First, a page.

John Hancock Financial Services Inc. and Manulife Financial Corp. share a fondness for signature buildings.
Both have vast investment portfolios in real estate: $2.6 billion in Manulife's real estate division, and $11.8 billion for John Hancock, according to its 2002 annual report.
But the two are known as well for creating, owning, or inhabiting sleek, high-profile buildings. Hancock's headquarters is the I.M. Pei-designed 60-story mirrored obelisk on Clarendon Street in the Back Bay, and Manulife's is a three-building complex at 200 Bloor St. in Toronto.
Manulife Centre in Toronto, one of its investment holdings, is a 51-floor tower that was built in 1974 and a more recently completed 18-story building.
In Boston, Manulife is already making another architectural mark.
The company is in the process of consolidating its local operations and is on the brink of locating what will be the US headquarters in a new 14-story glass structure on Congress Street in South Boston.
Manulife has said it plans to move 750 Boston-area employees, most from 500 Boylston St. and 73 Tremont St., plus an additional 750 workers from elsewhere to 601 Congress St. early next year. The Congress Street building was designed by Skidmore, Owings and Merrill LLP of Chicago, the architectural firm that also designed the John Hancock Center and the Sears Tower in Chicago.
Manulife's curved glass structure in South Boston has two "skins," which provide insulation for its interior like a giant Thermos bottle. It has been under construction for about two years.
The $140 million building -- a major addition to the South Boston Waterfront -- has about 420,000 square feet, of which 100,000 may be subleased.
In what was widely seen as a move preparatory to selling or merging the company, Hancock this year sold its landmark tower, two nearby buildings, and a parking garage to Beacon Capital Partners LLC for more than $900 million. Hancock signed long leases for most of the space in the buildings and assumed responsibilty for leasing out the remaining space for five years, so those buildings are essentially fully leased.
In June, Hancock agreed to sell most of the rest of its Boston real estate -- the Hard Rock Cafe building on Clarendon Street and an adjacent parking lot -- to the Related Cos. LP, based in New York, and its Boston partner, the Beal Cos.
The financial services company held onto a small parcel nearby and later announced it would give that quarter-acre piece to the City of Boston for use as a park. Hancock still owns the small John Hancock Conference Center, as well as one other property, 372-378 Stuart St., a nine-floor, 149,000-square-foot building. It is between the old Berkeley Street police headquarters, which is being rebuilt as a hotel, and the US Postal Service building on Stuart Street, which is for sale.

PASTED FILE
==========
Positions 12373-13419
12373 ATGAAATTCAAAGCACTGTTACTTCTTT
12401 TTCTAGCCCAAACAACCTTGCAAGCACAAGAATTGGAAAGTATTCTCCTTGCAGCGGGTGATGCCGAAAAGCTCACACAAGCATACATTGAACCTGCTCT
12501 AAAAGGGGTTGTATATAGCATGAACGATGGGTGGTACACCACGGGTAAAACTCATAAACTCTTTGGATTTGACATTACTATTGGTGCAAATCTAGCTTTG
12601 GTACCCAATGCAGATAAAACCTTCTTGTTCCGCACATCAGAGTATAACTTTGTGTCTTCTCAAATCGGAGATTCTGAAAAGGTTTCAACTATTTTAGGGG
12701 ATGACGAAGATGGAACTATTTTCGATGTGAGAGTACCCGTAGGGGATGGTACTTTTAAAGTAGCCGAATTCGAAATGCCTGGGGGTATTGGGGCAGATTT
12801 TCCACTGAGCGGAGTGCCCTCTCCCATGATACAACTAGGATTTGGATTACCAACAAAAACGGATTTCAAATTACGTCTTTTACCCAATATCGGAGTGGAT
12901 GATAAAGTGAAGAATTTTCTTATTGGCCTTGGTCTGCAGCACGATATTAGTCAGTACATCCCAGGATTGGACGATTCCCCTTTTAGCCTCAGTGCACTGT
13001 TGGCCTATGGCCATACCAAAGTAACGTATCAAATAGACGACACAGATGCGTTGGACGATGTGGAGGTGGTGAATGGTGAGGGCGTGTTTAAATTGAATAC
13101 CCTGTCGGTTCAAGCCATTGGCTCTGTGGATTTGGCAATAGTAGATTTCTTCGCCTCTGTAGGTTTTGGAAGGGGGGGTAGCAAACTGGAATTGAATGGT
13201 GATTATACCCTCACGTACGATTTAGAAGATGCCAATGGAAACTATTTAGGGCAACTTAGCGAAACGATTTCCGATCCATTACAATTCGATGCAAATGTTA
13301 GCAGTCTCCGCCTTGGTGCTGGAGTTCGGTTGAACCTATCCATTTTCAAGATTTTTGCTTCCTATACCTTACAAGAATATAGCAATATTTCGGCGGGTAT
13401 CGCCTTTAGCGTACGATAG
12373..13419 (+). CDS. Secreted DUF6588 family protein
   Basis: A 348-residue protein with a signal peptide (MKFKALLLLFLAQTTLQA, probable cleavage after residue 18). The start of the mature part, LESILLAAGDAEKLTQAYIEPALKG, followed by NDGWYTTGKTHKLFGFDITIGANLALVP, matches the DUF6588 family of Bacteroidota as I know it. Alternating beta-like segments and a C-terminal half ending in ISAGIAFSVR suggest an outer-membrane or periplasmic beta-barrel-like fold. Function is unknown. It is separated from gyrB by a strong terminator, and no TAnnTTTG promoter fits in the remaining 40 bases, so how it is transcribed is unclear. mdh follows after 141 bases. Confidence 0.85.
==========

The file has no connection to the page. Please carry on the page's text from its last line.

A Boston real estate executive, who asked not to be identified, said Hancock wanted to wait to see what happened with the post office property before putting its Stuart Street building up for sale.
The 100-floor John Hancock Center in Chicago, finished in 1969 with its distinctive X-shaped cross bracing, was the tallest building in Chicago between 1969 and 1973. One of its antennas was raised last year to a height just slightly taller than the Sears Tower across the city. Shorenstein Co. LP purchased the Hancock Center in 1998.
In Los Angeles, Manulife has the Manulife Plaza, a 21-floor structure completed downtown in 1982. Manulife has also built two 14-floor buildings in Schaumburg, Germany, the Schaumburg Corporate Center II and Corporate Center III, completed in 1986 and 2002.
But of all the companies' corporate holdings, those in Boston are the most colorful.
Not only was the John Hancock tower beset by problems in construction, but it was best known in its early years in the 1970s for its 500-pound windows, which came crashing to the ground in large numbers. All 10,344 windows were replaced with glass of a different design, and in 1995 the building was voted by a group of architects and historians the third-best building in Boston's history.
Neither as tall nor as shiny, the old John Hancock Mutual Life Insurance Co. building nearby is the one that most people in the city look to. Its color-coded signal on top told weather conditions from 1949 until the mid-1970s, when it was shut off to save energy.
It was re-lit in 1983, and now warns, with a flashing red signal during baseball season, that a Red Sox home game is being postponed because of inclement conditions.
Thomas C. Palmer Jr. can be reached at firstname.lastname@example.org.